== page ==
<name> <company name> [Site:twitter.com | Site:LinkedIn.com | Site:Facebook.com]

Find Indexation Errors

If you have a big website, keeping track of all the pages and their performance can be a challenge. Many times, you may overlook certain pages. So much so, that some of them may not even be indexed by Google.

Using the Site: ASO can help you find out about such pages and then you can take the necessary steps to get those pages indexed.

All you need to do is enter the following command into the Google Search bar:

Site:Yourwebsite.com

In the above command, replace “yourwebsite.com” with your own website’s URL. As a result, you will be presented with all of the pages of your website that you have indexed. Then, you can simply compare the number of results with your own website database and find the discrepancies.

This strategy can also be implemented to check indexation errors in specific sections of your website. Below is an example of how we checked our own blog section for indexation errors:

We have well over 8 pages dedicated to our blog. Meaning, there are a few that are not being indexed. All we need to do now is check our own database and compare it with the results shown by Google. Then, we can find the non-indexed pages and take steps to get them indexed.

Having said that, indexation errors can also be found and rectified using the Google Search Console. This is just an alternative way to double-check for indexation errors.

Find Backlink Opportunities In Resource Pages

Pages that list the best resources around a topic are known as resource pages. Since most resource pages point to content on other websites, they are great from a backlink building point of view.

One of the biggest challenges with securing backlinks on resource pages is finding the right resource pages. It is possible to overcome this challenge by using Google Search Operators in conjunction with a little bit of creativity.

The simplest solution is the following command:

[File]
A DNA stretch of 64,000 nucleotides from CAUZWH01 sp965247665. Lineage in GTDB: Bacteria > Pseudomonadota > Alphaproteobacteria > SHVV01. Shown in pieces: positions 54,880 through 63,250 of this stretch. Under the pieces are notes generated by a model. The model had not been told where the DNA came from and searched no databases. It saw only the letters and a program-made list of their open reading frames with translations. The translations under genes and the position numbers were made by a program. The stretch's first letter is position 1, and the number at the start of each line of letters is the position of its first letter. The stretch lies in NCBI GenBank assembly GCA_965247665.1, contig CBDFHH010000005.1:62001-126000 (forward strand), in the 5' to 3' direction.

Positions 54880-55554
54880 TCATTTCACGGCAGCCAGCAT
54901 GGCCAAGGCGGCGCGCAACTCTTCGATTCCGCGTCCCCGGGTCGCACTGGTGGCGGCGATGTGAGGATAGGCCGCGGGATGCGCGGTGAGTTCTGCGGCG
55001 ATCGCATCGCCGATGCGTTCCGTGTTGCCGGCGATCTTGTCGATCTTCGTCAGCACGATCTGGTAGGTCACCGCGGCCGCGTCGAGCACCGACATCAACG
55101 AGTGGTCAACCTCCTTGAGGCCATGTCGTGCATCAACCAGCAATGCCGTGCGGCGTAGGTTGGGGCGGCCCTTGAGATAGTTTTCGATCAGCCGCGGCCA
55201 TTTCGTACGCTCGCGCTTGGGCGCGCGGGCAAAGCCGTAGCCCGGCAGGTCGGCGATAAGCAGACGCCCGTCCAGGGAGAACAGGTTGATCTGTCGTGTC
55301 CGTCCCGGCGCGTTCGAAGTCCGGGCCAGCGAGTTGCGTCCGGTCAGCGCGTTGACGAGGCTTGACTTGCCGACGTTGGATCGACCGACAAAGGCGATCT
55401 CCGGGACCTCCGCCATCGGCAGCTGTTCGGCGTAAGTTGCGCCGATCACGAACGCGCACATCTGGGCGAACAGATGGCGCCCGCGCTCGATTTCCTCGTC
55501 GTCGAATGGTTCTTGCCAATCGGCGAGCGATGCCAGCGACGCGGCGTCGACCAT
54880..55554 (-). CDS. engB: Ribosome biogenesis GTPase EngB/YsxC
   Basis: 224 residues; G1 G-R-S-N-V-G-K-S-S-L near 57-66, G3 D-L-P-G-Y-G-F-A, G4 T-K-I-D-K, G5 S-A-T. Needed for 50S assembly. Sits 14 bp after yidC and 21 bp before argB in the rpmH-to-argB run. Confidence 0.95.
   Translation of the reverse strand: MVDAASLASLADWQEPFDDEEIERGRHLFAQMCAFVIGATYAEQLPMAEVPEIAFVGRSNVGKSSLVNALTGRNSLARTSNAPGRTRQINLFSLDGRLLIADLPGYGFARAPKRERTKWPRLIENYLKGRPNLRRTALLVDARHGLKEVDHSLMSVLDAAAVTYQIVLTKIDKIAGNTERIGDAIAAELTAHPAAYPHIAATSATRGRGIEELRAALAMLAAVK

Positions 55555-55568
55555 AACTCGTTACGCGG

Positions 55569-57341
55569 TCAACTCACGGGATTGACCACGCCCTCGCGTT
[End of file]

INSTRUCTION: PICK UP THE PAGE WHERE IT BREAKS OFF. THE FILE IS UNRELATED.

<industry> [intitle:Resource | inurl:resource]

While this may return some useful results, it will also return a lot of useless, irrelevant results.

You can narrow down the results further with a command like this:

<industry> [intitle:resource AND inurl:resource]

If you create infographics as content or marketing assets, and want to look for backlink opportunities using those, you can use a similar command:

<industry> [intitle:infographic AND inurl:infographic]

Similarly, you can also look for specific infographics by replacing in the above command, with specific text. Something like this:

“How to do a deadlift” [intitle:infographic AND inurl:infographic]

Find And Delete Obsolete Files

As you may already know, the Google search engine doesn’t just return website pages as results, it also shows users relevant files uploaded on websites.

As a website owner, you may even have uploaded a file in the form of a report or a guide. However, if such a file becomes obsolete because of the discovery of new information, or simply because of the passing of time, directing users to the file may not be in your best interest.

That’s why, most website owners routinely make sure to no-index or delete such files. However, if you have a large website, keeping track of all the files you upload through your website can be a pain. In other words, there is a lot of scope for human error and a good chance that some obsolete files may be overlooked.

Google Search Operators can turn out to be handy tools in finding such files. All you need to do is enter the following command into the search bar:

Site:yourwebsite.com filetype:pdf

Just replace ‘yourwebsite.com’ with your website’s actual domain name and Google will display all the files of your website that are indexed with the search engine.